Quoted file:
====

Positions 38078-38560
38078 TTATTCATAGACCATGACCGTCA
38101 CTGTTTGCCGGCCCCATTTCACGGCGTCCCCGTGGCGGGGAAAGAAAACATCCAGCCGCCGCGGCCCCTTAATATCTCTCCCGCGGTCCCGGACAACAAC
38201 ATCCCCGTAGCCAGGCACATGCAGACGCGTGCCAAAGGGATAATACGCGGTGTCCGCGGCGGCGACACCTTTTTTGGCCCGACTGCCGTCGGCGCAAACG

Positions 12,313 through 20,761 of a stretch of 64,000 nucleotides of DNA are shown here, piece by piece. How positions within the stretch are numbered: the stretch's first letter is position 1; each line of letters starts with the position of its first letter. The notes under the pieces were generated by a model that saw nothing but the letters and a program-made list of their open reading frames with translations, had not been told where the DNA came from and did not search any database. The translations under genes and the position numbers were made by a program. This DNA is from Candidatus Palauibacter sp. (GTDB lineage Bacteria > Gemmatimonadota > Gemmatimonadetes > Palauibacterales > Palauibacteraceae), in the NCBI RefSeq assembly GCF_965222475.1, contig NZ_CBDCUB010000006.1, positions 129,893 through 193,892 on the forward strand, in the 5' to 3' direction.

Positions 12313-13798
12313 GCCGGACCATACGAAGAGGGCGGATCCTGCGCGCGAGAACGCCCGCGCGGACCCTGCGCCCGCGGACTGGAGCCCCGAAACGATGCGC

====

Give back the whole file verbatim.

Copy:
Positions 38078-38560
38078 TTATTCATAGACCATGACCGTCA
38101 CTGTTTGCCGGCCCCATTTCACGGCGTCCCCGTGGCGGGGAAAGAAAACATCCAGCCGCCGCGGCCCCTTAATATCTCTCCCGCGGTCCCGGACAACAAC
38201 ATCCCCGTAGCCAGGCACATGCAGACGCGTGCCAAAGGGATAATACGCGGTGTCCGCGGCGGCGACACCTTTTTTGGCCCGACTGCCGTCGGCGCAAACG

Positions 12,313 through 20,761 of a stretch of 64,000 nucleotides of DNA are shown here, piece by piece. How positions within the stretch are numbered: the stretch's first letter is position 1; each line of letters starts with the position of its first letter. The notes under the pieces were generated by a model that saw nothing but the letters and a program-made list of their open reading frames with translations, had not been told where the DNA came from and did not search any database. The translations under genes and the position numbers were made by a program. This DNA is from Candidatus Palauibacter sp. (GTDB lineage Bacteria > Gemmatimonadota > Gemmatimonadetes > Palauibacterales > Palauibacteraceae), in the NCBI RefSeq assembly GCF_965222475.1, contig NZ_CBDCUB010000006.1, positions 129,893 through 193,892 on the forward strand, in the 5' to 3' direction.

Positions 12313-13798
12313 GCCGGACCATACGAAGAGGGCGGATCCTGCGCGCGAGAACGCCCGCGCGGACCCTGCGCCCGCGGACTGGAGCCCCGAAACGATGCGC